Marie Kondo & The Gods In Small Things

marie kondo kneeling

While on the subject of Marie Kondo, I was reading some of the reviews of the Marie Kondo Netflix show ‘Tidying Up’ and was astonished at how much of the Western media is missing the whole point. A few critics have gotten tangled debating her suggestion that we should keep fewer books, “ideally, less than 30”, in the house. I found more than a few stories in mainstream UK newspapers saying the popularity of her process would be ultimately catastrophic to landfills.

For her part, Marie Kondo has clarified often enough that her process is not about removing things, including books, from our life—it is about loving those things which we choose to keep because they spark joy in us. The KonMari method is a gentle reminder of holding an attitude of gratefulness for the service these small gods offer us. From this flows a sincere desire to treat them wisely, kindly and gently.

Watching the show, one can see that Marie Kondo is obviously an empath, with a keen gift of sensing into the energy of objects and her physical environment. Those on the spiritual path are not unfamiliar with this kind of sensitivity. Her process marries this innate gift with the philosophy from her childhood in Shintoism, where everything in natural world is alive with sacred spirit called “kami” and worthy of reverence. It’s a beautiful combination.

The KonMari Method though is more than a philosophical ideal. At a deeper level, I realized as I worked through my books and papers, my attachment to things is my attachment to the stories of those things, and the stories behind those things. The objects are the tangible symbols of those stories. And the clutter around me is the plans and emotions that I haven’t dealt with yet. So de-cluttering is actually a cathartic process of facing those leftover stories—the debris of our abandoned plans, aborted love affairs and alternate timelines—and letting go.

For some, this may mean an overhaul, for others a few minor changes. Either way, your clutter is your perfect, custom-designed path. Like the Zen monk who mindfully and diligently sweeps the pathway of dead leaves, clearing your house of clutter is clearing your mind. No wonder so many of those who go through it report a burst of energy and clarity after they complete it.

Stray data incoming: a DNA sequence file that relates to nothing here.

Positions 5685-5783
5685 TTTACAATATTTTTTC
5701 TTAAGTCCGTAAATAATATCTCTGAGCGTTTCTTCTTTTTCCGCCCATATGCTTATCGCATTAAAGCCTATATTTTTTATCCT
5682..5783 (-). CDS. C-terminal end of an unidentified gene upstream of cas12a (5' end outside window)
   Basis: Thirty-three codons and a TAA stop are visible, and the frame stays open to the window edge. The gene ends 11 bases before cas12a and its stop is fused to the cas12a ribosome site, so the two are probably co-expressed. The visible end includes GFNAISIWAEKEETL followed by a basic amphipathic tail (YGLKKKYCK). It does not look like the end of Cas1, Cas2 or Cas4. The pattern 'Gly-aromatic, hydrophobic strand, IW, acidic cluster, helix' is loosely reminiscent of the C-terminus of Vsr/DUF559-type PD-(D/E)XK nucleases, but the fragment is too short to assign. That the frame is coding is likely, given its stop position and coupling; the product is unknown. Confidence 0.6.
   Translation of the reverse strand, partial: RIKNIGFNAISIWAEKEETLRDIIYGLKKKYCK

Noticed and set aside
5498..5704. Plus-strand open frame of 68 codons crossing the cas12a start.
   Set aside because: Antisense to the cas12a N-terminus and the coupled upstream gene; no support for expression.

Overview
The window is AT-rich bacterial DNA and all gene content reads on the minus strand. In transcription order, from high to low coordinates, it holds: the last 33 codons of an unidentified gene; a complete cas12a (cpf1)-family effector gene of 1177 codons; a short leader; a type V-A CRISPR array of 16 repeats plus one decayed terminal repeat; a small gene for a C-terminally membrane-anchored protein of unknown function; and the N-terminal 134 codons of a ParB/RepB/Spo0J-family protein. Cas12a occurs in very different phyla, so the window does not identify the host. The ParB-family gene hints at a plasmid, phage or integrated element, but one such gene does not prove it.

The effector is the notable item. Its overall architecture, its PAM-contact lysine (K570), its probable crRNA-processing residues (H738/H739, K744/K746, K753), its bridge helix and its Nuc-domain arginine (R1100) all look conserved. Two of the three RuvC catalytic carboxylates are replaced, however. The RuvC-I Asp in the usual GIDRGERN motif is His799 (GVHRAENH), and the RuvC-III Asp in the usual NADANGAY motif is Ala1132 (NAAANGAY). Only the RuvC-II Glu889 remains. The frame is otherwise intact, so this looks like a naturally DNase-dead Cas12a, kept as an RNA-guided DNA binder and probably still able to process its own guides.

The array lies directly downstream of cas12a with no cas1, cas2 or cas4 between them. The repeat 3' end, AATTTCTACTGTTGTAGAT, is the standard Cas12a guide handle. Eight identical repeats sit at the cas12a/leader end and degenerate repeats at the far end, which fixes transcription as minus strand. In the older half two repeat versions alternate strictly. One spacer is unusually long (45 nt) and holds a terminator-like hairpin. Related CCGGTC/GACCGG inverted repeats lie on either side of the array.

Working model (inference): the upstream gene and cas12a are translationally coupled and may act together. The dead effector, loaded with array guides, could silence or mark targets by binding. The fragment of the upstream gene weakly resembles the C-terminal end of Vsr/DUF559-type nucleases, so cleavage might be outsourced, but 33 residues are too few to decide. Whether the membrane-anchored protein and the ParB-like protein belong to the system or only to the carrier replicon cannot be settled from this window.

To those Western minds furiously employing the law of attraction to manifest fantastic objects to bring joy, Marie Kondo offers a gentle sister process: how about finding joy in what you have already manifested? How about enjoying them in the present moment? How about folding your clothes not to make them smaller, but to touch them with gratitude?

Intrigued by Marie Kondo’s advice, I watched an episode of another popular Western de-cluttering expert. She attacked the same process with hard-hat determination—clutter was a scourge to be exterminated and objects were a litany of old sins to be expunged. On the contrary, Marie enters cluttered house and gleefully exclaims, “I love clutter!” She begins her method with a prayer to connect with the energy of the house and ask the house for permission. In place of a shame-fuelled purge she offers a gentle goodbye to that which has served us… and a reminder that everything we own has served us in some way. While the former approach changes the way your house looks, Marie promises to change your attitude to what you keep, to what you give away, and as a parting gift, to what you will purchase in the future.

With that last gift I think—and no critic has noted this—the Konmari method is actually an antidote to mindless consumerism and fast fashion. Not only because of that brilliant moment of shock when a person, for the first time, sees all the clothes they own piled into a mountain, but also for how Marie treats each object. Her method values the classic, the timeless, the long-lasting. Every item of clothing is treated like a friend you treasure for years, not as fast fashion you trash every few months. That lifelong bond with the items that serve us is an unspoken gift of the diminutive Japanese lady’s method to the audiences—and in the long run, also to the landfills.

Saving The Planet, One Drop At A Time

An inspiring true story that shows just how simple it can be for one person with an idea to make a difference.

Aabid Surti

Aabid Surti is an odd character. A few years ago, the angular, bearded author was invited to meet the President of India to receive a national award for literature at a ceremony in the capital, New Delhi. He politely declined. Absorbed in writing the first draft of his new novel, he cited the reason that he did not have time. But what he has made time for every Sunday for seven years now, is going door-to-door in Mira Road, a non-descript suburb of Mumbai, with a plumber in tow, asking residents if they need their tap fixed for free!